That's a bit technical, so maybe we can give the interviewer a mulligan there.  Not on the next doozy, though. One of the economists said that if Canada's economy lagged the US, the Bank of Canada would not follow any rate hikes by the Fed, and that might cause the CAD exchange rate to weaken, "maybe to 1.40".  The reporter visibly flinched and said "So, a 60-cent dollar then"!  Well, no, the reciprocal of 1.40 is actually 71.42 cents (US), which is only a few cents weaker than the currency is presently trading.

It's hard to come up with any real excuse for such an elementary error, especially as the strength or otherwise of the Canadian dollar is a staple of every business news bulletin.  No wonder the Canadian public has so much trouble managing its finances!

* In simplified terms, GDP = C + I + G + (X-M), where C = consumption, I = investment, G = government spending, X = exports and M = imports.  So if the change in M is negative, that boosts GDP. 

Thursday, 2 March 2017

There is no free power

Ontario's Liberal government, in power for the past fourteen years, is quite staggeringly incompetent on all fronts.  A couple of examples will suffice here. "Reforms" to the bargaining process for teachers' unions were introduced before the last election, purely to ensure labour peace during the campaign.  Since then, scarcely a month has gone by without one group of teachers or another working to rule, on strike or threatening job action, because the reforms were so ill considered. Or consider the Province's doctors who, after working without a contract for many months, turned down a proposed new agreement with the Ministry of Health and are now contemplating a partial withdrawal of services that could well put patients' lives at risk.

These failures are bad enough, but nothing riles up Ontarians more than the soaring cost of electricity -- or "hydro", as it's still commonly known, even though most of it is now generated by nuclear or gas-fired plants or renewables.  Truth to tell, the Liberals' Tory predecessors deserve part of the blame here, but most of it justly falls on current Premier Kathleen Wynne and her erstwhile boss, former Premier Dalton McGuinty.

McGuinty it was who pushed through a rapid decommissioning of Ontario's coal-fired generation capacity, mainly to burnish his green credentials. To keep the lights on, the Province then offered wildly generous contracts for the development of renewables, plus of course the gas-fired backups needed for when the wind don't blow and the sun don't shine.  Oh, and McGuinty, with Wynne at his side, tried to win a couple of key seats in the last-but-one Provincial election by cancelling a couple of unpopular gas generating plants, at a cost to taxpayers of $ 1 billion or more.  (Sadly, it worked).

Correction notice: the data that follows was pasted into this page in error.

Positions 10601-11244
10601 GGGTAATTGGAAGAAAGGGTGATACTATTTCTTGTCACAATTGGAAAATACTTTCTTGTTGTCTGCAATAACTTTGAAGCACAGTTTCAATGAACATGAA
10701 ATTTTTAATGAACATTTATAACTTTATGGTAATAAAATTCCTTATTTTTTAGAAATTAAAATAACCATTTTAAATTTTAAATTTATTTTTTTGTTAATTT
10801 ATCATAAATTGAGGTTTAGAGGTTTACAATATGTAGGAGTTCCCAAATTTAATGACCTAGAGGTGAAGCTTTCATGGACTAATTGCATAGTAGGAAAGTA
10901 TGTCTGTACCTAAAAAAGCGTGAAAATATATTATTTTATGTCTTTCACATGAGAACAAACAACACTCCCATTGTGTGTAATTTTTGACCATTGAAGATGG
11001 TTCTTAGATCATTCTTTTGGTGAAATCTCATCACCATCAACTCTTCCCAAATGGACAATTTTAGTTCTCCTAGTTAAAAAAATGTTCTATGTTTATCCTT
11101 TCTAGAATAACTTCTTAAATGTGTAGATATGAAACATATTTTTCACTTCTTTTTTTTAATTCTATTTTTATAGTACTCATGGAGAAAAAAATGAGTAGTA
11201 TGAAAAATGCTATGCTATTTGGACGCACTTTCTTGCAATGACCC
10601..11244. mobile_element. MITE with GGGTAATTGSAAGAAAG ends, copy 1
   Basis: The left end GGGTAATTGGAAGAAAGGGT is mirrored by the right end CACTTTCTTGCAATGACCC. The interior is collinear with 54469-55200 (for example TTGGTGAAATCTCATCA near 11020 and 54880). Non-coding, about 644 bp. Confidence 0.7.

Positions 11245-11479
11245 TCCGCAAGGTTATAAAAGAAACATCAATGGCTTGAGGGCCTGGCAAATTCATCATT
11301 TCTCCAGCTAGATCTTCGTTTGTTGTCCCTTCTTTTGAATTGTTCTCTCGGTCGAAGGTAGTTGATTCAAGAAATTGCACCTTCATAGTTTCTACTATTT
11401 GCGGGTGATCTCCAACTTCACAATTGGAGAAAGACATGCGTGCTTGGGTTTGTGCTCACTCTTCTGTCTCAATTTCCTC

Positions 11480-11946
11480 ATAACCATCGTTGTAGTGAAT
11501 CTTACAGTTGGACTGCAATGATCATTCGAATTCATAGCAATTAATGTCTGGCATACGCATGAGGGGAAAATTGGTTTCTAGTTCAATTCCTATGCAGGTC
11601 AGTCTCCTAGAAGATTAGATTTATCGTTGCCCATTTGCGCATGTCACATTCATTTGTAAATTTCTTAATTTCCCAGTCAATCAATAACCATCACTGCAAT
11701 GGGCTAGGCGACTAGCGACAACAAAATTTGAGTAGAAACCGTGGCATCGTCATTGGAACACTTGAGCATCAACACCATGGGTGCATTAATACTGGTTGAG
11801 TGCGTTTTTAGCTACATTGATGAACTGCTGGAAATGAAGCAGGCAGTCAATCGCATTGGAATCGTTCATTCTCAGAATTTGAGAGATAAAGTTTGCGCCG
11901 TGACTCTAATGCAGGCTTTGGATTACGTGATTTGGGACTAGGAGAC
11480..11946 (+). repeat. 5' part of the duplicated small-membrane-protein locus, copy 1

Ontario now regularly finds itself with so much power that it is forced to sell the surplus to neighbouring jurisdictions, mainly in the United States,  at a loss.  And Ontario residents and businesses confront soaring monthly bills loaded with bizarre "global adjustment charges" and "delivery charges" to pay for all this folly.

Facing an election in 2018, Premier Wynne is trying to defuse the voters' anger by cutting power prices.  At the start of the year, the Province removed its own portion of the harmonized (i.e. Federal/Provincial) sales tax from electricity bills, which amounted to an 8 percent cut.  And today she has announced further steps that will supposedly reduce bills by a further 17 percent, for a 25 percent reduction in total.

Sounds good, but it's actually just a shell game. Part of the reduction will be achieved by shifting a program that helps lower income power users into general spending, so taxpayers will simply be paying out the money in a different way at a different time of the year, the hope presumably being that they won't notice.  The biggest part of the reduction, however, comes by spreading out the cost of all the good and bad things that have been done over the past decade over a much longer period.

Cancelling the contracts was never an option, of course, so this is the only available course.  Now, there's arguably a case for matching the term of financing more closely to the expected life of the assets.  However,  there should be no mistaking the fact that the cost of reducing power bills now will be higher bills much further out into the future, because of the added years of borrowing that will now have to be paid for.  Again, Ms Wynne and her colleagues must be hoping that the taxpayers and voters won't notice.  

Will it work?  The opposition parties will be quick to point out the flaws in the scheme.  And maybe Ms Wynne has acted too soon: people may be grateful for the rate relief when it shows up on their bills come the summer, but will they still feel that way when polling day rolls around in the spring of 2018?  I'd bet against it, especially as experience suggests that the Liberals will pull of at least one more monster screw-up between now and then.